POTTED EVERGREENS IS A POPULAR TREND RIGHT NOW
Winter is officially here. For the past month, I have been fielding questions about potted evergreens in outdoor containers. People are asking about the care of their plants through the cold, winter months. Also, some people, more recently, are asking about using a potted evergreen for use as Christmas décor which is a wonderful trend.
To me, the two biggest challenges with caring for your winter container gardens / potted evergreens are:
- Learning when to water these containers in the winter.
- Protecting the root system from cold damage.
LEARNING WHEN TO WATER
You never want plants to be dry going into any cold snaps. Here in Central Virginia, we can have some cold days, along with some warm spells. You can use your finger and stick into the soil to feel for moisture. Use common sense here and water when no moisture is detected. Personally, I thoroughly water all my containers once or twice a week only. Be sure to water until you see water coming out of the bottom drainage holes. No need to be doing any fertilizing during the winter unless you have blooming pansies, which are trying to grow and bloom for you this winter.
PROTECTING THE ROOT SYSTEM
The roots of our plants are more susceptible to cold damage than any other part of the plant. Generally, temperatures of zero or below have the potential to kill the roots of all but the toughest plants. Here is where the soil becomes our ally with protecting the roots. Soil has a substantial insulating effect on roots, and sufficient moisture makes it harder for the soil to completely freeze. While the air temperature might be frigid, the moist soil could be anywhere from 10 to 15 degrees warmer. My plants in all my containers are not root-bound and have sufficient soil for protection. Also, I will toss a little mulch on the top of my containers for further protection. Personally, I leave all my containers in the same location year-round. Yes, some people will move their containers up against the house for the winter—which is fine to do. I prefer not to.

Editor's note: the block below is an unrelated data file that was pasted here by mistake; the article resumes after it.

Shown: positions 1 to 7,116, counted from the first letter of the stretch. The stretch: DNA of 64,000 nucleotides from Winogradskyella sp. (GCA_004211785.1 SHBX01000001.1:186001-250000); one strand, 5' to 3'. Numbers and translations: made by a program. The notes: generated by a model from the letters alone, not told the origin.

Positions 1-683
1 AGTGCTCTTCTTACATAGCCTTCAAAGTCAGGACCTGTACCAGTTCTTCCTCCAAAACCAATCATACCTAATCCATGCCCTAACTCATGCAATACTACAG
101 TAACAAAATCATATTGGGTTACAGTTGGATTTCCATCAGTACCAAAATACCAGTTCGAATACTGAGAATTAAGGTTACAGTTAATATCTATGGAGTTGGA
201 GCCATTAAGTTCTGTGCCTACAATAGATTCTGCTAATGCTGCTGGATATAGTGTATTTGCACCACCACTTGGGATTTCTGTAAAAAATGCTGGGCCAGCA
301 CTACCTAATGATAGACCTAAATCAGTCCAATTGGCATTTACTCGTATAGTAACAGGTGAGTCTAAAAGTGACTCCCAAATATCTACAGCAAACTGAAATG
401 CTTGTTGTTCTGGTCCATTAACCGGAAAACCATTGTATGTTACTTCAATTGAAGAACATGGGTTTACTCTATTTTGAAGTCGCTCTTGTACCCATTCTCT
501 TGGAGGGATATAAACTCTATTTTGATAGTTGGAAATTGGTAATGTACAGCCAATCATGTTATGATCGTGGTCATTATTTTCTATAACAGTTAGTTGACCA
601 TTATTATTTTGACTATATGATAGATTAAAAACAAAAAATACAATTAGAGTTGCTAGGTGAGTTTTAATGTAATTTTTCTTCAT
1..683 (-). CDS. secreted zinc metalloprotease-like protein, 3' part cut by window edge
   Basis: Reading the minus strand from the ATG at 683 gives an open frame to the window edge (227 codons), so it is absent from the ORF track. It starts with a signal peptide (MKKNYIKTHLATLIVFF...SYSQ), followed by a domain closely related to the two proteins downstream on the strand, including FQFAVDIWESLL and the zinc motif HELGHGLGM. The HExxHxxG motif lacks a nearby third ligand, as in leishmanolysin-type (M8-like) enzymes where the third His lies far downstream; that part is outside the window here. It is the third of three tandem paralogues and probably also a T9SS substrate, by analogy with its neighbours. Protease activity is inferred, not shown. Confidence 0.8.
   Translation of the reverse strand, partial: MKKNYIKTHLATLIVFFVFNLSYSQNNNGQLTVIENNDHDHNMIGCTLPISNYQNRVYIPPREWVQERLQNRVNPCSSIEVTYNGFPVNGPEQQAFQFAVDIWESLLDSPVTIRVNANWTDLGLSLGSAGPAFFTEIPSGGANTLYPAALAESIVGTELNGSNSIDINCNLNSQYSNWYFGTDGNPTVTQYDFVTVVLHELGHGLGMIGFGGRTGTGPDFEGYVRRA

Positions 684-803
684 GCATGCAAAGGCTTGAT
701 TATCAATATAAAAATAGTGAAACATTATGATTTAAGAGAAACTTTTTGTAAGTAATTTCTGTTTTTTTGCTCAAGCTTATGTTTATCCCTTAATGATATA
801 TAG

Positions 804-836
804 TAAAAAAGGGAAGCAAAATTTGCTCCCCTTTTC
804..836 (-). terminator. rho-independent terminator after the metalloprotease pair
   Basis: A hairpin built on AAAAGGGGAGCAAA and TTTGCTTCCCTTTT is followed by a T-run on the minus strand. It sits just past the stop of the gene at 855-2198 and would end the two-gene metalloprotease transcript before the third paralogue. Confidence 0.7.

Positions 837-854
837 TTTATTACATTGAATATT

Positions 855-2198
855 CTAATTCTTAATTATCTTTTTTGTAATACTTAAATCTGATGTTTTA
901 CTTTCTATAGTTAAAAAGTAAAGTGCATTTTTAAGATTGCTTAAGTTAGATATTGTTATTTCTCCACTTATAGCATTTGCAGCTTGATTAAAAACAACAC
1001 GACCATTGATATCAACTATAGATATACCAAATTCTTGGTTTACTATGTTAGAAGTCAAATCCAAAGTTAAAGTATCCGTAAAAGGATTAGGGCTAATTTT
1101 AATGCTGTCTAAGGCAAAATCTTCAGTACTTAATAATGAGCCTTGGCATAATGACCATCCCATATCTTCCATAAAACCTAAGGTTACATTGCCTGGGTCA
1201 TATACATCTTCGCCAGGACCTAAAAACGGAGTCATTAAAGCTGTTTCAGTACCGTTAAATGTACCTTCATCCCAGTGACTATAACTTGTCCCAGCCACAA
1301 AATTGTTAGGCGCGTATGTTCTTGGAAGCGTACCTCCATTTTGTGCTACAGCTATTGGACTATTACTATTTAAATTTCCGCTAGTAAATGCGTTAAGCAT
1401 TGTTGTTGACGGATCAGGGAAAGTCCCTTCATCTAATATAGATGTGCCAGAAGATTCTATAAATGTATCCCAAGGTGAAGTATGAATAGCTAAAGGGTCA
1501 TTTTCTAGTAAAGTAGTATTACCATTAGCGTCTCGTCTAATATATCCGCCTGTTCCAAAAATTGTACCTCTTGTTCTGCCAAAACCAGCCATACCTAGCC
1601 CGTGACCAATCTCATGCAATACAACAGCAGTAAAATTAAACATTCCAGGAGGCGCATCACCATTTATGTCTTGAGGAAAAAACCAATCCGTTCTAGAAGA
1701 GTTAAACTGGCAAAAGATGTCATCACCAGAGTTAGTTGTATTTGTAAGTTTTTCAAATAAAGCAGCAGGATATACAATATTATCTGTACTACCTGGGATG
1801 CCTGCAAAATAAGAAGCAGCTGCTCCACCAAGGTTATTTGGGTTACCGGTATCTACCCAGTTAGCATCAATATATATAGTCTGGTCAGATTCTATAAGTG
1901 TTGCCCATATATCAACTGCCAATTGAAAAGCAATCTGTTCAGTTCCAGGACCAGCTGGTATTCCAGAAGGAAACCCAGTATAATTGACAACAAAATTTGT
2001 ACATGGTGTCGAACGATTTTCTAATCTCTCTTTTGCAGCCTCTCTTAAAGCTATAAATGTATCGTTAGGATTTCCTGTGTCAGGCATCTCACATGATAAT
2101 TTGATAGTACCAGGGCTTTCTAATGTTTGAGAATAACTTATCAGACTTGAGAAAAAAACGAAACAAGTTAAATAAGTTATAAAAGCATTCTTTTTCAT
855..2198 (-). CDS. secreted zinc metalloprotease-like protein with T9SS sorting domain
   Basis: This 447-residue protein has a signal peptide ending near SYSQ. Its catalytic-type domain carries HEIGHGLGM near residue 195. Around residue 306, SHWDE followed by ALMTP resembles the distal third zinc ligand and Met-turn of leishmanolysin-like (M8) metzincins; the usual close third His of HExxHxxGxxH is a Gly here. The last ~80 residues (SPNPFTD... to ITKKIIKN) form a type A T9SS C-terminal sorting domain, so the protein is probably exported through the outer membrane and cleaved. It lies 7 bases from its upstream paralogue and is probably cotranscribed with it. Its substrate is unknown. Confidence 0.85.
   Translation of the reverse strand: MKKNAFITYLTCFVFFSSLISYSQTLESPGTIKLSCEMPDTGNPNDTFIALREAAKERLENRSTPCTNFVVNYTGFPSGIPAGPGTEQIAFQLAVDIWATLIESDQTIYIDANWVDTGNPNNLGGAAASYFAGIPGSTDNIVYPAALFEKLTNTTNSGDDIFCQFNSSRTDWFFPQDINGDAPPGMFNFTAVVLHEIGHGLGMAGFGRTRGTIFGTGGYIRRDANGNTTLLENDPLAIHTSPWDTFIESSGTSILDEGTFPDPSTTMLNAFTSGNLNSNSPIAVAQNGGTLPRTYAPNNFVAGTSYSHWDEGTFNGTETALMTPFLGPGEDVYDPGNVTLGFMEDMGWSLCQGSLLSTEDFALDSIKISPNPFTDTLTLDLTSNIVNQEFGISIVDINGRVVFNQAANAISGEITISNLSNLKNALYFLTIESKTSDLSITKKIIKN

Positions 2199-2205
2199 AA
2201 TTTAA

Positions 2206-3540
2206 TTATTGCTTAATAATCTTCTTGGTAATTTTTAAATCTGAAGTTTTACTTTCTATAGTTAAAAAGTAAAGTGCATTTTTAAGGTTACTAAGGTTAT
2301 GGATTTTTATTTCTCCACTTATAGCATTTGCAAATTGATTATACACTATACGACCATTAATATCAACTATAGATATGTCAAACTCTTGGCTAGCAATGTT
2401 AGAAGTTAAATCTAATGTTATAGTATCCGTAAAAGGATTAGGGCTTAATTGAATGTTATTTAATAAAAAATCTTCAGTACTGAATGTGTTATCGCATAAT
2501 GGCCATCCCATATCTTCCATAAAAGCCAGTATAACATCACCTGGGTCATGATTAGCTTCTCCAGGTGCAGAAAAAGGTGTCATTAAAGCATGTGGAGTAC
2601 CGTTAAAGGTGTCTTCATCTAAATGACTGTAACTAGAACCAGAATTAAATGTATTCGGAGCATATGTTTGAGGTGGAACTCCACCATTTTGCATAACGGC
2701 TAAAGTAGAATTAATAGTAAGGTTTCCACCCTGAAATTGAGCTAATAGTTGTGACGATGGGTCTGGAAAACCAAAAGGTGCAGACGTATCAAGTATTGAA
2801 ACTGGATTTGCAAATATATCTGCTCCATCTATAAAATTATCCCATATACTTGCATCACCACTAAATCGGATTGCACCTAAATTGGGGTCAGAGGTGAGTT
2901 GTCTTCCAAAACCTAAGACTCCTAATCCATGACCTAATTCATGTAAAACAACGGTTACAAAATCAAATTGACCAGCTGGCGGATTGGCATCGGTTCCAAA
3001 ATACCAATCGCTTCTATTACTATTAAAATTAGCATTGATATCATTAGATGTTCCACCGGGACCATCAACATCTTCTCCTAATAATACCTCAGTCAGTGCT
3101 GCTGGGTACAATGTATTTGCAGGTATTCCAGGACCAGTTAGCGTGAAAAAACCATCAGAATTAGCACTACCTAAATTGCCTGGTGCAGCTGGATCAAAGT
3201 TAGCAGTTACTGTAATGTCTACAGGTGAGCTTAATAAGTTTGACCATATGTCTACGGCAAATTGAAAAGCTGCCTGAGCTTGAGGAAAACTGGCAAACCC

HERE ARE A FEW MORE THOUGHTS AND TIPS ON CARING FOR POTTED EVERGREENS
- Pick tough, very hardy plants. We are in Zone 7 in Central Virginia. Many evergreens are hardier to be used in much colder zones such as Dwarf Alberta Spruce.
- Use containers that are as large as possible. This allows for more soil volume; the more soil there is, the better insulated the roots are. Avoid using clay or ceramic containers—these will likely crack over the winter. I know—been there, done that! I love using thick, colorful glazed containers.
- Some people will consider heeling their containers into the ground until spring. This does work. But, personally, I enjoy my container gardens in the winter as much as I do during the warmer months and I want my containers to stay where I have placed them.
- DON’T BRING THEM INSIDE! Some people ask about the possibility of bringing their container gardens indoors for the winter. Though theoretically possible, this has an even slimmer chance of success than leaving them outside. Evergreens, like my boxwoods, spruce, rely on a period of cold weather to stay dormant and grow properly. Indoors it is too warm for them, and the end result can eventually lead to death.
HAPPY WINTER GARDENING!!!!!!!!!